The nine-month run of decline in Macau gross gaming revenue (GGR) is “not a major concern” for the city’s government, reported brokerage CIMB Securities Ltd, citing the local gaming regulator.
The report from Michael Ting and Jensen Poon, Hong Kong-based investment analysts, said that stance had been “implied” at a recent meeting CIMB had with the Gaming Inspection and Coordination Bureau, also known as DICJ.
“Our main motivation to meet with the DICJ was to gather its views on what positive policy measures can be enacted to help stop the trend of negative gaming revenue growth,” said the analysts.
“Much to our surprise, the DICJ implied that the current negative run-rate of gaming revenues is so far not a major concern,” they added.
Macau is expected to announce official figures for March casino GGR this week. Investment analysts last week said they expected Macau to record a year-on-year decline in March GGR of 35 percent or more, affected in part by mainland China’s ongoing anti-corruption drive. It would extend the city’s losing streak on GGR growth to 10 months.
The anti-graft campaign is being complemented in Macau by local government promises to tighten regulation and oversight of the casino industry.
Macau’s Chief Executive Fernando Chui Sai On, in his annual policy address on March 23, predicted GGR to reach an average monthly run rate of MOP20 billion (US$2.5 billion), which implies GGR for 2015 being down 31 percent year-on-year.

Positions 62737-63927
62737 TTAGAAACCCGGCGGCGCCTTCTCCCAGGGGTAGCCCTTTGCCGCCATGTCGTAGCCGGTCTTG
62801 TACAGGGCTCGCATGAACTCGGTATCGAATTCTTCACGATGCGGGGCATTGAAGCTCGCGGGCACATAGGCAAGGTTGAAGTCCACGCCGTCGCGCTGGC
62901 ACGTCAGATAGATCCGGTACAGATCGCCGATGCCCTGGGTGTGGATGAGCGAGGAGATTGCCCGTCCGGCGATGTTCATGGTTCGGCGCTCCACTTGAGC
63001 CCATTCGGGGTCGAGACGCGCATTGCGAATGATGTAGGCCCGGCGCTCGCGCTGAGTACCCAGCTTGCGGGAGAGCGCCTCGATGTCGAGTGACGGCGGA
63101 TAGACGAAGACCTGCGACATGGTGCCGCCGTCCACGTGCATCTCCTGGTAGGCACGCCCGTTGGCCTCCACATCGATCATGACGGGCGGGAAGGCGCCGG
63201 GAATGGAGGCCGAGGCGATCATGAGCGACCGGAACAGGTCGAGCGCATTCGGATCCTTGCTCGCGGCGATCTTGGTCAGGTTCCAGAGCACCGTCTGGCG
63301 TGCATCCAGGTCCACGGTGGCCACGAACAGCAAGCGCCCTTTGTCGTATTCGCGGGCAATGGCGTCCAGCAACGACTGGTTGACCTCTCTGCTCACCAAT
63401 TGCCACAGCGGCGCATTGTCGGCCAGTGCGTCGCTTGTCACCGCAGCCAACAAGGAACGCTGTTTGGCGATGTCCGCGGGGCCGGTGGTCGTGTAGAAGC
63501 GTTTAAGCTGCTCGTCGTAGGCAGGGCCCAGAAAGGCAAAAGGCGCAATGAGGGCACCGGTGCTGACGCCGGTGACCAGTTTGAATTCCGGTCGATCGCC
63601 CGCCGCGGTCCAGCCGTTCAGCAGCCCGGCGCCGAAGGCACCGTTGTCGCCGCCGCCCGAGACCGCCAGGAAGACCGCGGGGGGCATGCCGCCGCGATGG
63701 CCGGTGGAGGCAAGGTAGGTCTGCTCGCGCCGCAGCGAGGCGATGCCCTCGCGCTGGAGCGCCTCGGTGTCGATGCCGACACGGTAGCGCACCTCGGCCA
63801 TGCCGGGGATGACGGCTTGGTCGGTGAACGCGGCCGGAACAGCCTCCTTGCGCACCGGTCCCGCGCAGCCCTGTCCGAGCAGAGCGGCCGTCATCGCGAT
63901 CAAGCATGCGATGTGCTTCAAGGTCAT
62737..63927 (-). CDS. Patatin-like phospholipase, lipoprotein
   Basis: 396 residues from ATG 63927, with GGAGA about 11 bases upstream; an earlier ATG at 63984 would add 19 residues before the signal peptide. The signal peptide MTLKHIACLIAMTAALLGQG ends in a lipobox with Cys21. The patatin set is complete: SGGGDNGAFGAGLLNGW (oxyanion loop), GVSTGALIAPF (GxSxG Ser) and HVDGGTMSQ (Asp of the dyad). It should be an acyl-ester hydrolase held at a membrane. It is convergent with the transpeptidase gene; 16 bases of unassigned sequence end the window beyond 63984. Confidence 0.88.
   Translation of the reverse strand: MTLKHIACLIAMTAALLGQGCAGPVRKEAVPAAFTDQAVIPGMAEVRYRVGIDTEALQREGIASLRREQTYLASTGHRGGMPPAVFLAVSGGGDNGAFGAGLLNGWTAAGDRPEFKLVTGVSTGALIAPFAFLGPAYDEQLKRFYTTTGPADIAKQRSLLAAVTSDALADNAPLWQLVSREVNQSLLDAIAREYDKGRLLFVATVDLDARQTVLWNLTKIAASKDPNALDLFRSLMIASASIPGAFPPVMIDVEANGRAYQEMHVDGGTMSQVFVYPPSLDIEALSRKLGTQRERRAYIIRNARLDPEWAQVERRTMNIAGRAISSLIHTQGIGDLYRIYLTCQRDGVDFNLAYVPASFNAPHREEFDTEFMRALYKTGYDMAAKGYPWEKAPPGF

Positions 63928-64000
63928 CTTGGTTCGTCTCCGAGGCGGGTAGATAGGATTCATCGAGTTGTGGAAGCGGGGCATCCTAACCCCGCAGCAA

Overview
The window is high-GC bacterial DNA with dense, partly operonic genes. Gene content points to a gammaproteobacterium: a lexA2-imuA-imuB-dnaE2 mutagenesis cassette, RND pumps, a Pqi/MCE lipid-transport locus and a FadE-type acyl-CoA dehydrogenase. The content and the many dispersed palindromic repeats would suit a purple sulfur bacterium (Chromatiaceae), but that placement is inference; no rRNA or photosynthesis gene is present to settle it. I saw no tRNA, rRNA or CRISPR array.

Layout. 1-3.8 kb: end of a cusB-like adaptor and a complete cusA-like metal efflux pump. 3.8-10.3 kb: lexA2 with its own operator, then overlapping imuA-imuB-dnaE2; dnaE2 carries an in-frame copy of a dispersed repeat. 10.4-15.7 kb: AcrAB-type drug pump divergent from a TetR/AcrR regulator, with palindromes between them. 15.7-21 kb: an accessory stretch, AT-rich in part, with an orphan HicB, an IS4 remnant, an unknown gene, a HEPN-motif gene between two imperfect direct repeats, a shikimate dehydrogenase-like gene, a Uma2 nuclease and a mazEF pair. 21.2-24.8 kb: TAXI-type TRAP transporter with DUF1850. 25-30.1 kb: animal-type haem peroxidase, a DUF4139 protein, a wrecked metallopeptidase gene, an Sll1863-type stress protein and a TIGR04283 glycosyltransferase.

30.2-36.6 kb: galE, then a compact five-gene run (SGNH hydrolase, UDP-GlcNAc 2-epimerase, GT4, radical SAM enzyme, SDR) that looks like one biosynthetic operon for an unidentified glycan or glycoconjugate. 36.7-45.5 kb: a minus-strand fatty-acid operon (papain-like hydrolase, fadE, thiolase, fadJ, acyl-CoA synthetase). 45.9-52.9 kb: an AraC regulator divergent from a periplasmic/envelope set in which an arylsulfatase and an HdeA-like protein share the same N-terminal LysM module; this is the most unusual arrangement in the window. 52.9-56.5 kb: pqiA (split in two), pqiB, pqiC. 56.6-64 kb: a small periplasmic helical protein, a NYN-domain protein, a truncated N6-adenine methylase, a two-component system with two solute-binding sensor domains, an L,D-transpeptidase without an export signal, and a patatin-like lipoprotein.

“Based on our conversations, the DICJ internally believes that this forecast is too bearish. Even if GGR were to fall 31 percent this year to MOP243 billion, the six licensed operators would still be able to achieve positive operating profit, which is a key metric,” said CIMB in its note on Friday.
“Hence, despite Macau’s reliance on the gaming industry for tax receipts, we have not yet reached a crisis point where policy negotiations need to be held between the mainland and Macau governments to stop the bleeding from negative gaming growth,” said the research team in its analysis of DICJ’s position.
The Macau government has amended the budget proposal for 2015, cutting its revenue forecast to MOP119.97 billion, from the original forecast in November of MOP154.66 billion. The government collected a total of MOP16.95 billion in direct taxes from gaming in the first two months of 2015, down by 24.0 percent year-on-year, according to official data.
CIMB added that the gaming regulator indicated that as gaming revenue falls, “DICJ views this as an opportune time to further promote the development of the non-gaming aspects of the gaming business, in addition to enabling the economy to diversify away from gaming activities”.
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